Portal Vein Procedures for Portal Hypertension
People with portal hypertension may benefit from advanced portal vein procedures, including TIPS, DIPS, BRTO/CRTO and variceal occlusion.
Portal hypertension is higher than normal pressure in some of the veins within the abdomen, a condition that may result from a liver disease such as cirrhosis. When left untreated, portal hypertension can result in more serious health risks. People with portal hypertension may present with massive bleeding from varicose veins in the esophagus, or with fluid accumulation in the abdomen (ascites).
Treatment for portal hypertension
First-line treatments for portal hypertension include:
- Endoscopic therapy to block off the varices (abnormally enlarged blood vessels) in the esophagus
Advanced treatment for portal hypertension
For people with portal hypertension who have failed to respond to these treatments, Henry Ford Interventional Radiology offers advanced liver interventions, including several portal vein procedures:
- Transjugular intrahepatic portosystemic shunt (TIPS) procedure
- Direct intrahepatic portocaval shunt (DIPS) procedure
- A group of portal vein procedures with the common goal of directly blocking varices. This includes CARTO (coil-assisted retrograde transvenous obliteration), BRTO (balloon-assisted retrograde transvenous obliteration) and variceal occlusion.
The TIPS procedure
In this portal vein procedure:
- A stent (metal mesh tube) is used to reroute blood flow through the liver.
- This stent creates a new path between the portal vein (which carries blood from the intestines to the liver) and the hepatic veins (which carry blood from the liver to the heart).
- For patients who have narrow or blocked hepatic veins, Henry Ford Interventional Radiology offers an alternative treatment, the DIPS procedure.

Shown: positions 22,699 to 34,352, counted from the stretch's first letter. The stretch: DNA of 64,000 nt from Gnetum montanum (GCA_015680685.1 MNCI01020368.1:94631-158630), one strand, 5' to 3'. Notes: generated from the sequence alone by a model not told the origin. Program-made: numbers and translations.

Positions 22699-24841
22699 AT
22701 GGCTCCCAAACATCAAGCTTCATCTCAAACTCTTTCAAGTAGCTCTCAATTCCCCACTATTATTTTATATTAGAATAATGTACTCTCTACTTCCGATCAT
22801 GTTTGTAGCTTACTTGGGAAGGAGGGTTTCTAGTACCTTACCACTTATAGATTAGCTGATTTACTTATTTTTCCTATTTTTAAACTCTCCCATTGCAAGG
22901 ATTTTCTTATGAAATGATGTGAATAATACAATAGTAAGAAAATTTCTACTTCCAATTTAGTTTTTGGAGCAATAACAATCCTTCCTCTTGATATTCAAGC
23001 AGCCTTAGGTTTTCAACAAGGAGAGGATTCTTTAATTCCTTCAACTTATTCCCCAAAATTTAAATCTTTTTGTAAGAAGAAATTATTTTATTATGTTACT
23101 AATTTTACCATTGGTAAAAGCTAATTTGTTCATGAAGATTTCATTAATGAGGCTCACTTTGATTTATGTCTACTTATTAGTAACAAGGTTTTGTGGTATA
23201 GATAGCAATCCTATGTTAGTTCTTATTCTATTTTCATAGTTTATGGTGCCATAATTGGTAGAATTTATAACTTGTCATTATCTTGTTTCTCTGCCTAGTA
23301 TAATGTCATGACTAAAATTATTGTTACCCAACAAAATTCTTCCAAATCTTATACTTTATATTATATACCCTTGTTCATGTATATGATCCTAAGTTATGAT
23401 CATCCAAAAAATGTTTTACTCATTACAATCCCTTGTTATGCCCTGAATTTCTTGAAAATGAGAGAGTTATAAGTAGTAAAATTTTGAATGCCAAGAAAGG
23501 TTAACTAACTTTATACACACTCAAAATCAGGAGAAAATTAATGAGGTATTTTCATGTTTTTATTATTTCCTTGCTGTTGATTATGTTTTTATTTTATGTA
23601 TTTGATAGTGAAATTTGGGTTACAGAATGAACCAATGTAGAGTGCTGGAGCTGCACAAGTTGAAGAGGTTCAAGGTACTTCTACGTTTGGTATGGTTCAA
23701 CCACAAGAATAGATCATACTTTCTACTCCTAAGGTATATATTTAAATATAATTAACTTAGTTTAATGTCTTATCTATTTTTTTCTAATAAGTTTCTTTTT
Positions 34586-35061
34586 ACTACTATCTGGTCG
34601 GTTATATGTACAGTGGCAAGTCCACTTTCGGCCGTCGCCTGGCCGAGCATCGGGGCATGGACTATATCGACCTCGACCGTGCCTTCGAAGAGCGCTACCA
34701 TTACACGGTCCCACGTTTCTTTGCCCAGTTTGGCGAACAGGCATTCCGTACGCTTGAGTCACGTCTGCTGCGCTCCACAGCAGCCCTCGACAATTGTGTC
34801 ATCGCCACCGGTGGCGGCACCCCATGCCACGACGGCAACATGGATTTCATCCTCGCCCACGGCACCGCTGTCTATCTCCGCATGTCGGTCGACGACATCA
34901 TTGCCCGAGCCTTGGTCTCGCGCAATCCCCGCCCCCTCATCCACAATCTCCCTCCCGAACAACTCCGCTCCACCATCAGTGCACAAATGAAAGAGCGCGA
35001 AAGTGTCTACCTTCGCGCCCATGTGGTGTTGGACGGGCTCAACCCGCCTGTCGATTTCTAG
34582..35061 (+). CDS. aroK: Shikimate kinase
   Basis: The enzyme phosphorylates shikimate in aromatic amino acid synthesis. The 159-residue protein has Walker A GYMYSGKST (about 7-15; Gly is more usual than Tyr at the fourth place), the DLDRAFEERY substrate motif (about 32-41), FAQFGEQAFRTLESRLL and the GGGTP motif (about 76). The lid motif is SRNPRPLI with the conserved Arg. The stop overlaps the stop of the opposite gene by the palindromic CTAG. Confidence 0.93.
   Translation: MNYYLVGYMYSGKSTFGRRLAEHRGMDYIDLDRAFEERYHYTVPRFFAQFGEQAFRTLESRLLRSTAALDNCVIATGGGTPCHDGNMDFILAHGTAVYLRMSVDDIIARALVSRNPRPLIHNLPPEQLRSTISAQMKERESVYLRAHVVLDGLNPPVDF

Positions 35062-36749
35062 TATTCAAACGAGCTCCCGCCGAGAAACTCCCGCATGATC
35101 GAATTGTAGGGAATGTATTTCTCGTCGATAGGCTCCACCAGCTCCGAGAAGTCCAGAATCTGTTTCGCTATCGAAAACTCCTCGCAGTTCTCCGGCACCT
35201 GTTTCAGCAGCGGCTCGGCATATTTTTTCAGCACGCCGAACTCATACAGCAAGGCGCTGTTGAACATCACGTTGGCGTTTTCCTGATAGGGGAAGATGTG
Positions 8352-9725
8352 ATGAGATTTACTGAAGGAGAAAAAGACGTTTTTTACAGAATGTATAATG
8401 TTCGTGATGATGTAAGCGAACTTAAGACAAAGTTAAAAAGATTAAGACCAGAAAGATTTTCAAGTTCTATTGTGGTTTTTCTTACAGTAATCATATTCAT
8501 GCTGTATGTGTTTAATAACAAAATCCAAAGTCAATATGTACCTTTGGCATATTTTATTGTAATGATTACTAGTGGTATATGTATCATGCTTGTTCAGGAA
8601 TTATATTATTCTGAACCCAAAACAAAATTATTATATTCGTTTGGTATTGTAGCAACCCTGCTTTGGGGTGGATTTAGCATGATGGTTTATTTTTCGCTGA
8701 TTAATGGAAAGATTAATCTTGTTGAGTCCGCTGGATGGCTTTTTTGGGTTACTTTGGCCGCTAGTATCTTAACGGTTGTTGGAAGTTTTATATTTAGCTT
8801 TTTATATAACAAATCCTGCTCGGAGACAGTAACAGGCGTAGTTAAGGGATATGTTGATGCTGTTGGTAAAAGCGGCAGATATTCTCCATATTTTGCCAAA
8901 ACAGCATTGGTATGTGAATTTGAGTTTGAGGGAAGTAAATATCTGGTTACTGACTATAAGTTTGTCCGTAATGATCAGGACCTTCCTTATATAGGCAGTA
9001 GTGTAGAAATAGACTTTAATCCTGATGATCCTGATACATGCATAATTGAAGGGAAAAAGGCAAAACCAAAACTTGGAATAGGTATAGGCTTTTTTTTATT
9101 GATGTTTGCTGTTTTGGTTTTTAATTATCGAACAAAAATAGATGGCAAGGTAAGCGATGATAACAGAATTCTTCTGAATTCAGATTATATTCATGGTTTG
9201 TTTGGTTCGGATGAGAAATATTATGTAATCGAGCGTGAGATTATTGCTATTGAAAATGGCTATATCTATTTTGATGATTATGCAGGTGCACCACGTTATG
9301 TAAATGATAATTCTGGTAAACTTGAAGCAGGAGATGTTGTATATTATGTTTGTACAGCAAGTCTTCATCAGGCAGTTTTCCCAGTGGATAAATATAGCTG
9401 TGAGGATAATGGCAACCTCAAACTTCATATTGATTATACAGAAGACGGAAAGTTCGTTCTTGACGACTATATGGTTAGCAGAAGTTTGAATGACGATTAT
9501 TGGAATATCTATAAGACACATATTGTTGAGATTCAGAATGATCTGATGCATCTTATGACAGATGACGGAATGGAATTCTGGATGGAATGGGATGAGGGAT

During the TIPS procedure
These procedures are typically performed under general anesthesia. During the TIPS procedure, your Henry Ford interventional radiologist will:
- Administer a local anesthetic at the insertion site.
- Place a catheter into the hepatic veins, measure pressures to confirm the diagnosis and obtain diagnostic X-ray images.
- Insert a special needle through the liver to reach the portal vein inside the liver and begin the process of establishing the artificial connection.
- Using X-ray guidance, place the stent into a vein in your liver and then connect your portal vein with a hepatic vein.
- Remove the catheter.
After the TIPS procedure
- You are closely monitored for bleeding while you recover and the effects of any medications you were given begin to wear off.
- Most people are able to resume normal activities about a week after the procedure.
- We may order an ultrasound after the procedure and then again a few weeks later to ensure the stent is working correctly.
The DIPS procedure
If you are not a candidate for TIPS, or a TIPS procedure was unsuccessfully attempted elsewhere, a DIPS procedure may be another option for you. This portal vein procedure:
- Is very similar to a TIPS procedure, except that the stent runs from the main abdominal vein (inferior vena cava, or IVC) to the portal vein directly
- Is a very specialized procedure, which requires use of a special intravascular (inside the blood vessel) ultrasound imaging probe
CARTO, BRTO and variceal occlusion
This is a highly specialized group of procedures with the common goal of directly blocking abnormally enlarged blood vessels (varices), which are a frequent cause of bleeding in patients with liver disease and portal hypertension.
- CARTO/BRTO may be offered for people who are not candidates for a TIPS procedure, or where physicians feel the CARTO/BRTO approach may be better for the patient.
- This type of procedure was popularized in Southeast Asia and is becoming increasingly utilized in North America.
- Henry Ford interventional radiologists are skilled in all forms of portal vein intervention, including variceal occlusion.